Ten Steps to Self-Mastery through Daily Mindfulness Practice: A Mindful Way to Stress Reduction

August 9, 2012 at 4:48 pm | Posted in Mind Body Medicine, Stress Management | 12 Comments
Tags: , , ,

(Written by Ed Glauser, M.Ed., N.C.C., LPC, Owner and Clinician, Mind Body Medicine Network, LLC)

I am writing this blog in the context of Larry Cammarata, Ph.D.’s clinical webinar entitled Stress Management for Body, Mind and Relationships,” that will be featured on the Mind Body Medicine Network, LLC on Sunday, August 19, 2012 starting at 7:00 p.m. to 8:30 p.m. EST.  MBMN offers highly interactive and participatory clinical webinars in mind-body medicine in the areas of stress and pain management and sleep health. Click HERE for the link to all of the clinical webinars that will be featured during 2012-2013.

One of the many things I enjoy most about Dr. Cammarata’s work is his emphasis on self-mastery as opposed to primarily focusing on stress management techniques.  The term “self-mastery” is more empowering and refers to a deeply rooted, integrated way of being; the effectiveness of “stress management” techniques is enhanced by the person who practices the techniques with the committed intention to develop self-mastery.  I wholeheartedly recommend a book that Dr. Cammarata recently co-authored entitled, A Year of Living Mindfully: 52 Quotes & Weekly Mindfulness Practices.” 

For me, the key to self-mastery lies in practicing mindfulness on a daily basis.

Daily mindfulness practice reorients body and mind to anchor deeply to the present moment. Here are my suggestions for enjoying a daily mindfulness practice that will help move you in ten mindful steps to a place of self-mastery, and reduce your stress significantly:

Step 1: Realize that life is only found in the present moment, so when you find yourself stressing about the past or future, or something is distressing to you in your current life, allow yourself to say “STOP” to activities of the mind and body, and  “return to the present moment, the only moment where life is found.”

Step 2: Observe the breath going in and out of your body, noticing other thoughts, feelings, sensations, distractions as just temporary mental formations, and return again to the breath.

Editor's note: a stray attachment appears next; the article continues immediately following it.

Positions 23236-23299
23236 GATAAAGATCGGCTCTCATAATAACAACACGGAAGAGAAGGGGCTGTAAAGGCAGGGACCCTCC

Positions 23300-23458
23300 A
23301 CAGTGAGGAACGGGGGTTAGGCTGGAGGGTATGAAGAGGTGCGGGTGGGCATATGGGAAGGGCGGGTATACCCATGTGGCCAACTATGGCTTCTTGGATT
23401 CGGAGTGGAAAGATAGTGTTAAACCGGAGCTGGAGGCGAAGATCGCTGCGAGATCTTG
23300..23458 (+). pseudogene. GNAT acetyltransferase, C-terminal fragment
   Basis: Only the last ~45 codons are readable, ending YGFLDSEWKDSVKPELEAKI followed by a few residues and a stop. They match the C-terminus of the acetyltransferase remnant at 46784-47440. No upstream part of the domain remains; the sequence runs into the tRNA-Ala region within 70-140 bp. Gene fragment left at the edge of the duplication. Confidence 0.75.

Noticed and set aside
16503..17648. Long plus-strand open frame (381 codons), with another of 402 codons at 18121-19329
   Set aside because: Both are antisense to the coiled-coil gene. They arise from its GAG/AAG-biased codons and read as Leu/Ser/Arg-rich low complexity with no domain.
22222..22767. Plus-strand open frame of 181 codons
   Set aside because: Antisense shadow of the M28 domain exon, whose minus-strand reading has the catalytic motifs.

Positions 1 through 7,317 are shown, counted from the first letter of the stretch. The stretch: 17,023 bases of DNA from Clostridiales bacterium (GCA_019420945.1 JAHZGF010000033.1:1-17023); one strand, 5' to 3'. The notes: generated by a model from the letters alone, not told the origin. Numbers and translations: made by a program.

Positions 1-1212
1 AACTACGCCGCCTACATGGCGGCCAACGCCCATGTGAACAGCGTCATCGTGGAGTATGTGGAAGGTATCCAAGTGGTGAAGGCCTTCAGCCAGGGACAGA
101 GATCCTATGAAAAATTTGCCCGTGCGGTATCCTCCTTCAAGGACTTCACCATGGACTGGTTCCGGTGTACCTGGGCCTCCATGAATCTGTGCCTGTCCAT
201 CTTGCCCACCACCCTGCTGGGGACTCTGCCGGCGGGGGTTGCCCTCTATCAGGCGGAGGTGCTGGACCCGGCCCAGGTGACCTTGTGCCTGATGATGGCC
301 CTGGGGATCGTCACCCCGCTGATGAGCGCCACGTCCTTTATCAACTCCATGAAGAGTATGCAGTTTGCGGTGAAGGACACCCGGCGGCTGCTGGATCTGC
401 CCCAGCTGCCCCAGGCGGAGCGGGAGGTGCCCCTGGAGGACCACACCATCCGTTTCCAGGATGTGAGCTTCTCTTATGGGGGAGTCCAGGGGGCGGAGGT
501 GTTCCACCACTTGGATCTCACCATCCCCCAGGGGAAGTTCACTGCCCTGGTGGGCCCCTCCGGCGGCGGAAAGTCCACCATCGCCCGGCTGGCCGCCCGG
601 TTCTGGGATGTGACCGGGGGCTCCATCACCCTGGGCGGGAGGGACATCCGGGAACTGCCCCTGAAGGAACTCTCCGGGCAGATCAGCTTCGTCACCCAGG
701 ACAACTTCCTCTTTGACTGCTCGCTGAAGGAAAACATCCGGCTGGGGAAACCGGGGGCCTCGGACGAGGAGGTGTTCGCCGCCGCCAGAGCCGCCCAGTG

Step 3: Observe the body and allow the breath to go to any tight or tense places to nurture and partner with that part of the body that may be in distress.

Step 4: Practice non-judgment and gentle compassion to yourself and the temporary images, feelings, thoughts, and sensations of mind and body.  When you do this, you are de-centering, which means you are seeing yourself as bigger than temporary present moment difficulties or worries about the past, present, or future.

Step 5: Allow for both healing and distress to be together peacefully, just toggling back and forth and seeing that both can co-exist at the same time.  Healing begins to take care of the distress in no time!

Step 6: Bring metaphor to your present moment experience.  For example, you can imagine yourself as a loving parent or friend bringing kindness, love, and patience to what is a fragile and distressing part of your present moment experience.

Step 7: Observe, notice, observe, notice.  When you practice observation or noticing instead of judgment, you can just watch, notice, and witness, and not become overwhelmed and victimized by any distress.

Step 8: Allow yourself to notice the healing aspects of your present moment experience little by little, as you gently allow yourself to notice what is pleasant in the here and now.  Examples can include thinking about a loved one, enjoying aspects of nature, reciting a prayer or meditation, enjoying your breath, the gift of life, and creation.

Step 9: Move closer to self-mastery by going towards, and not away from what is distressing so you are noticing how you are able to better self-regulate and withstand distress; notice that you are more empowered than you think and can handle anything, just allowing distress to dissipate gradually over time.

Step 10:  Notice the neutral things in your present moment experience and transform what is neutral or distressing into something very nurturing.  Examples include experiencing gratitude as you are taking a shower, brushing your teeth, taking out the trash, sweeping the floor, eating a meal, or the non-toothache.  Thich Nhat Hanh, a famous Buddhist monk who was nominated for a Nobel Peace Prize in the 1960’s by Dr. Martin Luther King, Jr., shares that an awareness of what is not hurting you or causing you irritation in the present moment, can deepen your enjoyment of the present moment, and allow you to live life more fully and deeply in the present moment.

As you practice the ten mindful steps to self-mastery and lessen all forms of distress in your life with daily practice, you will begin to enjoy life at a deeper level, have more fulfilling relationships, develop better boundaries around what is distressing and feel empowered in your life.

Larry Cammarata, Ph.D., Clinical Psychologist

For an even more in-depth understanding of the keys to self-mastery for Stress Management in Mind. Body, and Relationships,” please join us for our next clinical webinar with Larry Cammarata, Ph.D. on Sunday, August 19, 2012 at 7:00 p.m. EST.  This 90-minute interactive and engaging webinar will be recorded so if you miss the live broadcast and interaction with Dr. Cammarata, your registration will ensure that you receive a recording of the webinar.  For more information and to register for the webinar, please register HERE.

Ed Glauser, M.Ed., N.C.C., LPC

Owner and Principal Clinician

Mind Body Medicine Network, LLC


Blog at WordPress.com.
Entries and comments feeds.